Monday, February 25, 2008

Video: Seiyuus Visit "true tears" Real-Life Setting in Toyama

Here's a video from YouTube showing the director and the main female seiyuu from true tears visiting the real-life setting of the anime, in Toyama Prefecture.

The video shows locations that are part of the anime -- the shopping mall, the shop where Ai-chan works, Shinichirou's house, the snowy streets and houses, etc.

Iguchi Yuka (Ai) says she was surprised and moved by seeing how like the anime the shop was. In real life it sells takoyaki (squid balls). In the anime it sells imagawayaki (sweet bean waffles). Director Nishimura Junji says they liked the feeling of pride in Toyama. The fact that the animation company has its headquarters there might also have helped.



In the video, Iguchi Yuka (Ai) is wearing all pale colors and has short, straight hair. Takagaki Ayahi (Noe) is wearing jeans and a dark jacket and has a dark face and very long ears. Nazuka Kaori (Hiromi) is tall, wears a dark jacket and light skirt, and has bobbed hair. Director Nishimura Junji is balding, with a beard and mustache. The video also shows the actual proprietor of the takoyaki shop and a representative of the mall.

Toyama is a prefecture (= state, province) on the west coast of Japan. The area gets a lot of snow, especially this winter. No wonder Hiromi is looking for "a town where it doesn't snow."

Here, from the true tears staff blog entry for last Friday, is a picture of Iguchi Yuka behind the counter of the takoyaki shop. The "customers" are Nazuka Kaori (left) and Takagaki Ayahi.

The animation company that is making true tears, P.A. Works (Progressive Animation Works) actually has its main headquarters at Nanto, in Toyama. Nanto is a district municipality taking in a number of towns and the land between them. The company also has offices in Tokyo, where the voice recording was done.

The video says that P.A. Works has assembled "young creators" from all over Japan to work in this quite out-of-the-way town. Since its founding in the early 1990s, P.A. Works has done subcontracts, mainly for Production I.G. (Ghost in the Shell, Tsubasa Chronicle, Seirei no Moribito). This is the first full anime it has produced itself.

The video is a TV news feature, probably from Toyama television.

2 comments:

tik said...

(Well my first post here)

Thanks for the video, it's always interesting to compare the the real setting with the anime, and I am always amazed by how great some of the anime studios at porting those real world setting into anime with a high degree of accuracy.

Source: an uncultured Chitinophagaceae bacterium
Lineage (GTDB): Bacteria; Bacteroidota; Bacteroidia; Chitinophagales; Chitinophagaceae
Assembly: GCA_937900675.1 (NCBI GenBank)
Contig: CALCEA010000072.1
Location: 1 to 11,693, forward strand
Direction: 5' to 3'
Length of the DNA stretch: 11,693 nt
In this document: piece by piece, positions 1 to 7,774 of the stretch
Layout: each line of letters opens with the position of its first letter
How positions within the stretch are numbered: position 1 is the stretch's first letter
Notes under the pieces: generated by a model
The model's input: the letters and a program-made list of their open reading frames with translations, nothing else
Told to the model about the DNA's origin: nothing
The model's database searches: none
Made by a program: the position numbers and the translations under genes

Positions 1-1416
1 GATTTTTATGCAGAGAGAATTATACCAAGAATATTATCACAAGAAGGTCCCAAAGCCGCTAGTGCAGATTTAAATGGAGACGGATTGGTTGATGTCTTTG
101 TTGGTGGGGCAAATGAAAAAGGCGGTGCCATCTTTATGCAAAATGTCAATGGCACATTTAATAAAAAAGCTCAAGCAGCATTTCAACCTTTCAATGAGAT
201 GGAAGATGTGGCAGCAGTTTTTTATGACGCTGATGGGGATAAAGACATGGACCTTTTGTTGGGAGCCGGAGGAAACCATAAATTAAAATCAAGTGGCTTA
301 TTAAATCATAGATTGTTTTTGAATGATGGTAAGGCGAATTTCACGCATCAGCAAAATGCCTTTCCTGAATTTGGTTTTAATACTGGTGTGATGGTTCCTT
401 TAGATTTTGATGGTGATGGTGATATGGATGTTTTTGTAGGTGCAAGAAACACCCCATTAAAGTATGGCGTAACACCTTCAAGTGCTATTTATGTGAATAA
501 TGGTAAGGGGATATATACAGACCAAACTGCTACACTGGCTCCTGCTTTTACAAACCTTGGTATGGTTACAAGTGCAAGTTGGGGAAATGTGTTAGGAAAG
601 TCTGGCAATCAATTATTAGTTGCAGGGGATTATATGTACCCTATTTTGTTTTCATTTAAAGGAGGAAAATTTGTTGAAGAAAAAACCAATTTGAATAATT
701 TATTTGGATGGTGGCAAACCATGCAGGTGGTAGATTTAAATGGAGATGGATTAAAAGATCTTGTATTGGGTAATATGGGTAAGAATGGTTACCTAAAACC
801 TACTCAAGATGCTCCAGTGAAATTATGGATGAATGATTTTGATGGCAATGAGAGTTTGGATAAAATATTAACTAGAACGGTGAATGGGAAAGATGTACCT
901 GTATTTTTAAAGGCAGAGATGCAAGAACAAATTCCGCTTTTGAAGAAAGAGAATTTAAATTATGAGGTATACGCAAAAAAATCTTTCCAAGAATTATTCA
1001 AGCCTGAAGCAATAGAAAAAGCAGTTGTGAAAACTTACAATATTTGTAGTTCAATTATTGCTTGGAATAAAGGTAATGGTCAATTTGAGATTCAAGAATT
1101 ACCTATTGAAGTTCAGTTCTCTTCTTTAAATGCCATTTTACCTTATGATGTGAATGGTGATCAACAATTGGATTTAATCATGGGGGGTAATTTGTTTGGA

The more I watch True Tears, the more I'm captivated by the beautiful scenery of Toyama, especially her coastline. I wish I could visit there one day haha.

Anyway, the owner of this blog also had some field trip in Toyama.
http://d.hatena.ne.jp/inoue1024/

Also, I am not sure if this has been posted on this blog before but there is a video on nico (not sure if there's a YouTube ver though) about P.A. Works and to a lesser extend, Toyama.
http://www.nicovideo.jp/watch/sm2008045

I guess it's from the same TV station as the one you posted. It does seem to me that the station aired these 2 videos are some local Toyama station since the narrator said something like "our familiar scenery" at 1.47min of the seiyuu video you posted, when talking about the coastline etc. But my Japanese is extremely limited so I may have misunderstood the whole thing.

hashihime said...

@tik -- Thanks for the links! That comment from the broadcaster was one of the reasons it seemed to me it was probably a local show, too.

On the nico link, just reading the subtitles, they say that they have a staff of 35 (I think that was the number) with an average age of 24. It said Nanto was a nice place to live and the company had a dorm for $150 a month, with free dinners for a year.

The speed the senior woman was working at was truly impressive, and the main interviewee seemed like a solid but tough guy. I think he said this was a make-or-break year for the company. Looks like "make" to me, with people comparing it to KyoAni -- another "regional" studio.